How does Class Calculate the Foreign Income Tax Offset (FITO)?
The Class Support Team is frequently asked 'Why does Class write off foreign income tax credits (FTC) when the SMSF has an actuarial pension exemption percentage?'
Class has designed its calculation of Foreign Income Tax Offset (FITO) using the following references:
Section 770-10 of ITAA97 Entitlement to foreign income tax offset, in particular Note 2: If the foreign income tax has been paid on an amount that is part non-assessable non-exempt income and part assessable income for you for the income year, only a proportionate share of the foreign income tax (the share that corresponds to the part that is assessable income) will count towards the tax offset (excluding the operation of subsection (2)).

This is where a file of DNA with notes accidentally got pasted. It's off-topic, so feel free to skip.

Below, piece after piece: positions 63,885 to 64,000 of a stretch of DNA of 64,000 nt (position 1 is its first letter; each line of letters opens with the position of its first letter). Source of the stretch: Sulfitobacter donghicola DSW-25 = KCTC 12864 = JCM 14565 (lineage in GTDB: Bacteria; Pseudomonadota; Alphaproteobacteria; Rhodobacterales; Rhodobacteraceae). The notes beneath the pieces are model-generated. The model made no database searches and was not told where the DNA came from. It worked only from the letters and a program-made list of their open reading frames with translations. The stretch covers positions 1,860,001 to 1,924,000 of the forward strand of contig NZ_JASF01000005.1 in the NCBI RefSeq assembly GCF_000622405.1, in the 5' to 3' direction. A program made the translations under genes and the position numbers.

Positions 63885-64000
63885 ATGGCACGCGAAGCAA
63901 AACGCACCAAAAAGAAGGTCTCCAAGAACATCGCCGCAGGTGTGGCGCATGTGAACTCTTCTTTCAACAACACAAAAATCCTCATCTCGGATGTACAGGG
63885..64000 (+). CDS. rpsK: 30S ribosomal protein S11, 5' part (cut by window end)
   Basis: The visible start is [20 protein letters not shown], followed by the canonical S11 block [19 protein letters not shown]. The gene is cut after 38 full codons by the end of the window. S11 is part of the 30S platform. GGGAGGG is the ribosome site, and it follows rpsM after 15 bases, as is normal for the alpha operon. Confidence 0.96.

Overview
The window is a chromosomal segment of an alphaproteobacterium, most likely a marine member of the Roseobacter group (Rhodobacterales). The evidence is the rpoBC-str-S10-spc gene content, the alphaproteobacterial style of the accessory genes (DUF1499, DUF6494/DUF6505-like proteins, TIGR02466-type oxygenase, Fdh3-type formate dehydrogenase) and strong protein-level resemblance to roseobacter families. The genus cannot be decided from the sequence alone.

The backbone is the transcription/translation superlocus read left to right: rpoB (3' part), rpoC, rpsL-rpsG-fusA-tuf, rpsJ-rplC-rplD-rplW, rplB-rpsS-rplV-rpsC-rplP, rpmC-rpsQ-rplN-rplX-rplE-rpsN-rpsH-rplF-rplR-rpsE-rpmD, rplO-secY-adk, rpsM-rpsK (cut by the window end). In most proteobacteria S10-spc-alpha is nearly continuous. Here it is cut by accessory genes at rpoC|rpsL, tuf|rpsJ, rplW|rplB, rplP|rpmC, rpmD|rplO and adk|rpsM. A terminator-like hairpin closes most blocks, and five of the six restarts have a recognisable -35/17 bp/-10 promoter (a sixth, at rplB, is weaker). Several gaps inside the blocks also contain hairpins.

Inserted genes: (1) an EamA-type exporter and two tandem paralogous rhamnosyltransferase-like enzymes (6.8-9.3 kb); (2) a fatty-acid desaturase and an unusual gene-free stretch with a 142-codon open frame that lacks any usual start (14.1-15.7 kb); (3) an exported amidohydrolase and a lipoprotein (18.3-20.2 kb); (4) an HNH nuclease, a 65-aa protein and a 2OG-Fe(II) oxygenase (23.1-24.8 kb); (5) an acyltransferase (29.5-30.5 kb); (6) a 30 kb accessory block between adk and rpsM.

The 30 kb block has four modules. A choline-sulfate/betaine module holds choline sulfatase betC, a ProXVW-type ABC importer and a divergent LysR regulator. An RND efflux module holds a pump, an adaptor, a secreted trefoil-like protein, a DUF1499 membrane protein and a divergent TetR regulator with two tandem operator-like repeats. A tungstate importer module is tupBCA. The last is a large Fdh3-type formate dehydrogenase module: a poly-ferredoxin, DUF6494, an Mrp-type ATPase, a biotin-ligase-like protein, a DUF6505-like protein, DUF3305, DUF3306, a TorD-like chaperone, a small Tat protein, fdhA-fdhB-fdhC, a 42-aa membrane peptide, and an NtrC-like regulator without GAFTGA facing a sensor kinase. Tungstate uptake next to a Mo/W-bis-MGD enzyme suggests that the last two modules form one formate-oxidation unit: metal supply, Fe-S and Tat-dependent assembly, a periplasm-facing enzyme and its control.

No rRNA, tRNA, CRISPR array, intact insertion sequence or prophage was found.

ITAA97 [Section 770-10 Entitlement to foreign income tax offset]
770-10(1) You are entitled to a *tax offset for an income year for foreign income tax. An amount of foreign income tax counts towards the tax offset for the year if you paid it in respect of an amount that is all or part of an amount included in your assessable income for the year.
Note 1: The offset is for the income year in which your assessable income included an amount in respect of which you paid foreign income tax — even if you paid the foreign income tax in another year.
Note 2: If the foreign income tax has been paid on an amount that is part non-assessable non-exempt income and part assessable income for you for the income year, only a proportionate share of the foreign income tax (the share that corresponds to the part that is assessable income) will count towards the tax offset (excluding the operation of subsection (2)). (Published by CCH)
2. Tax Determination